In 1994 my wife Becky and I drove a long, dusty road through the Sonoran Desert, to a spring-fed pond fringed with tules and cottonwoods. It was January, and so the air was cool, a mere 80 degrees or so. The pond was still in the afternoon sun, its birds silent. If there were birds. There must have been! That much water in the desert, there were almost certainly dozens of birds snoozing in each tree. Coyotes likely lurked in the shade of ironwoods. The wildlife had made itself scarce and silent as we walked, but it was certainly there, including the endangered Quitobaquito pupfish beneath the surface: about 3,500 individual fish threatened by groundwater mining and pesticide drift from Mexico, but still hanging on.
When the National Park Service took over what became Organ Pipe National Monument, it evicted all the residents. The land had belonged to the Tohono O’odham and Hia-ced O’odham people, then called “Papagos” and “Sand Papagos,” respectively, after a Pima word meaning roughly “bean eater.” The O’odham (which word means, basically, “people”) did eat beans. They grew tepary beans on fields made of flash flood debris, irrigated by winter rains and summer monsoon runoff and not much else, ten inches or so of precipitation annually. And they tended the plants around that pond as well, the wild amaranths and fruiting vines and trees. Similar oases still in O’odham hands boast a remarkable diversity of plant and animal life. The pond we visited that day is barren by comparison.
But it was peaceful, and cool after miles of sun-baked dust two-rut, and we walked around the little lake taking deep draughts of water-scented air. It was all the respite we needed, and we drove on.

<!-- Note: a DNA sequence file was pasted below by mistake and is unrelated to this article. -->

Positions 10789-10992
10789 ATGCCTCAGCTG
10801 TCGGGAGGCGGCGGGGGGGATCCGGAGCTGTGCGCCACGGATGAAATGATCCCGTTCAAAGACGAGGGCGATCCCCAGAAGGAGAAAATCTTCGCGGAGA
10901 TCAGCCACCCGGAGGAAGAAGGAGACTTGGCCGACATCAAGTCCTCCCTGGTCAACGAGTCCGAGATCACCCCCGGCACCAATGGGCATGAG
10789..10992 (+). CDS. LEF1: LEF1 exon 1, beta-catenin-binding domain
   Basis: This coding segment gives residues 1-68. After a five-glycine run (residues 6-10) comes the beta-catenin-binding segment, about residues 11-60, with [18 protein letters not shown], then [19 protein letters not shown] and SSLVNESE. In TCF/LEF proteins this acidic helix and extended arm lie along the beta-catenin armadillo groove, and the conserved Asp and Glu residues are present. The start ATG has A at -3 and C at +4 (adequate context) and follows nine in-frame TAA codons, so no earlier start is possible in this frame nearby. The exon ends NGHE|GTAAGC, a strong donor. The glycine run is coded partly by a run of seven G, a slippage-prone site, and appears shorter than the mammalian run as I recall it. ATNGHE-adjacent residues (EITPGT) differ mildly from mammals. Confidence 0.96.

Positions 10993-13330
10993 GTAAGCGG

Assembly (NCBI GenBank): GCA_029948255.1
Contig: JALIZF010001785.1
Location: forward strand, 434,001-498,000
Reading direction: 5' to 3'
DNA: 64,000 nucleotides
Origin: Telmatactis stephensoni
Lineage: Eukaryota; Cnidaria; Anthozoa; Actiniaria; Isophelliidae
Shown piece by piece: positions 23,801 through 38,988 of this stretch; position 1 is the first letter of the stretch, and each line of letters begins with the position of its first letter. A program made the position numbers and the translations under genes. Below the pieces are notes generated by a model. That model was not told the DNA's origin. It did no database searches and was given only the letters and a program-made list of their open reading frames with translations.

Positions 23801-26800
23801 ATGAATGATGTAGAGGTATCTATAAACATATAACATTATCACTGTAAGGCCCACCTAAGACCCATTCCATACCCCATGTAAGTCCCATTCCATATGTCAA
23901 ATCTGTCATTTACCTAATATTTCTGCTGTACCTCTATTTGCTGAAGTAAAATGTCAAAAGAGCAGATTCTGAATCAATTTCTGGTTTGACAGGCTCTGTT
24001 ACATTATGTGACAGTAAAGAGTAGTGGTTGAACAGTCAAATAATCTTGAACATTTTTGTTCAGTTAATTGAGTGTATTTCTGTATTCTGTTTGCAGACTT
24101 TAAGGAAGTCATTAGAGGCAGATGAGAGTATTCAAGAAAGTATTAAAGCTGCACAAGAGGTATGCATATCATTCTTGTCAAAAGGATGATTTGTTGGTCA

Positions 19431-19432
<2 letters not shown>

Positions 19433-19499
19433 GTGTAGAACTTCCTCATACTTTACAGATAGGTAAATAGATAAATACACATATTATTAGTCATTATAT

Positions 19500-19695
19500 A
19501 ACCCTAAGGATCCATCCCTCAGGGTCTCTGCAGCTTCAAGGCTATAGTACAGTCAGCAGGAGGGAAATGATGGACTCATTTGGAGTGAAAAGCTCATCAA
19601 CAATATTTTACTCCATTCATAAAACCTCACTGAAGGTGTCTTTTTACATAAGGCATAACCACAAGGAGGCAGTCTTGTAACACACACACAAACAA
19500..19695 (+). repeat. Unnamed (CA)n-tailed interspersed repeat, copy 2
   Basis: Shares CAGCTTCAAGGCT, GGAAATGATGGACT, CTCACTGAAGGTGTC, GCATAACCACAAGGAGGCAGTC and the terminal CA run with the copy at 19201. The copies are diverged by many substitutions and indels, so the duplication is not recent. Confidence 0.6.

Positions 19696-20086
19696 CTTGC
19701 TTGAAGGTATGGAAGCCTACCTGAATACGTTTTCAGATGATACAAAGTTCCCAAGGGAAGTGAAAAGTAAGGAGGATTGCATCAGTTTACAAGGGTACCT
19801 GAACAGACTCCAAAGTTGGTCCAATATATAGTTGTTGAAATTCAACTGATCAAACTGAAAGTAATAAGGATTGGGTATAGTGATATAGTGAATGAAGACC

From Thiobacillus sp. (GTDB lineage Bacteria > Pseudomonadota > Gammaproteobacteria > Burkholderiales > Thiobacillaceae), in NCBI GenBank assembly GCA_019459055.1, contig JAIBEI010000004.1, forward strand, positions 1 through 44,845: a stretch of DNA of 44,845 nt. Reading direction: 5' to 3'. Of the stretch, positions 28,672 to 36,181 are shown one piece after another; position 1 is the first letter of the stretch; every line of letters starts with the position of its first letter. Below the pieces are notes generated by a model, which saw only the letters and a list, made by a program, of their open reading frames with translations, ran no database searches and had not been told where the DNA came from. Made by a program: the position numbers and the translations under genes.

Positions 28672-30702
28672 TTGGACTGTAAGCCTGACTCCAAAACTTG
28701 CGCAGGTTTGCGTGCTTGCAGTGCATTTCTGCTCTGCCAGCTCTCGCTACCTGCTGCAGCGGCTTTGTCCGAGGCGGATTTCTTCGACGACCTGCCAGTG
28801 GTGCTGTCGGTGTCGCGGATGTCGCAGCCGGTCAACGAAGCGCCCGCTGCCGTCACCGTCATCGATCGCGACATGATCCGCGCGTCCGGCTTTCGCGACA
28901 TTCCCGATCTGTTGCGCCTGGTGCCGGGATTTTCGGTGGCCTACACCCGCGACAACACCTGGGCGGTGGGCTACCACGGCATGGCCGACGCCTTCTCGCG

I thought of that pond, Quitobaquito Spring, when I began to work on this issue’s lead article. I almost didn’t want to know what had happened to the place, which is a literal stone’s throw from the border. Quitobaquito Spring is closed to the public these days. The Park Service doesn’t say why, not formally, but the reason is clear: the smugglers, and the bandits that prey on desperate migrants, have made the place just too dangerous, at least potentially.
In my line of work you get used to seeing favorite places harmed, or even destroyed entirely. As I headed into the Organ Pipe backcountry with National Park Service staff in July, I fretted over what we’d find. Would I replace my memories of a verdant oasis with those of a trash-strewn cesspool?
I needn’t have worried. Though the landscape around Quitobaquito is far from pristine, and the place bears the scars of overuse, it is still beautiful. The air around it was a good five degrees cooler than in the surrounding desert – a mere 102° or so – and ducks dabbled in among the tules, upsetting giant dragonflies. Even in the middle of miles of environmental devastation, the last refuge of the Quitobaquito pupfish still remains. There is good news to be found still, even in the middle of devastation.
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